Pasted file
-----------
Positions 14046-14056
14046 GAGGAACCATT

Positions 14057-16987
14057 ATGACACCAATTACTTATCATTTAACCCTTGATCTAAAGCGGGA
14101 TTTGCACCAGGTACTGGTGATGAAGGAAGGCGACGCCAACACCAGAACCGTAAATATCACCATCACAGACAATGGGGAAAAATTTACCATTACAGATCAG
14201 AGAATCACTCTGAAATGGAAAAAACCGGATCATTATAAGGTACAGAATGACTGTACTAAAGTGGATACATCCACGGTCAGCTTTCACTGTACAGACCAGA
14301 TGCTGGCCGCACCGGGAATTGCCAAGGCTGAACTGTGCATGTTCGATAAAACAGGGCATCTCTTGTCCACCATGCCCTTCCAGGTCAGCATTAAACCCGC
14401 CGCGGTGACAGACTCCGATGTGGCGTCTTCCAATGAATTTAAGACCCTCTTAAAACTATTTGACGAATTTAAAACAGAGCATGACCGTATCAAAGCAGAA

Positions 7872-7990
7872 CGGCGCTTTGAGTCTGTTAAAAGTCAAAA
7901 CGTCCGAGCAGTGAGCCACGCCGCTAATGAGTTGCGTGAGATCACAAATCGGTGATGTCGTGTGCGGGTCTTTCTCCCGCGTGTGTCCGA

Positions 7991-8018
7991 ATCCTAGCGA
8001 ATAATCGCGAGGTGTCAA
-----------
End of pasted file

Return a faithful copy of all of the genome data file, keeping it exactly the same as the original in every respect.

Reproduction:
Positions 14046-14056
14046 GAGGAACCATT

Positions 14057-16987
14057 ATGACACCAATTACTTATCATTTAACCCTTGATCTAAAGCGGGA
14101 TTTGCACCAGGTACTGGTGATGAAGGAAGGCGACGCCAACACCAGAACCGTAAATATCACCATCACAGACAATGGGGAAAAATTTACCATTACAGATCAG
14201 AGAATCACTCTGAAATGGAAAAAACCGGATCATTATAAGGTACAGAATGACTGTACTAAAGTGGATACATCCACGGTCAGCTTTCACTGTACAGACCAGA
14301 TGCTGGCCGCACCGGGAATTGCCAAGGCTGAACTGTGCATGTTCGATAAAACAGGGCATCTCTTGTCCACCATGCCCTTCCAGGTCAGCATTAAACCCGC
14401 CGCGGTGACAGACTCCGATGTGGCGTCTTCCAATGAATTTAAGACCCTCTTAAAACTATTTGACGAATTTAAAACAGAGCATGACCGTATCAAAGCAGAA

Positions 7872-7990
7872 CGGCGCTTTGAGTCTGTTAAAAGTCAAAA
7901 CGTCCGAGCAGTGAGCCACGCCGCTAATGAGTTGCGTGAGATCACAAATCGGTGATGTCGTGTGCGGGTCTTTCTCCCGCGTGTGTCCGA

Positions 7991-8018
7991 ATCCTAGCGA
8001 ATAATCGCGAGGTGTCAA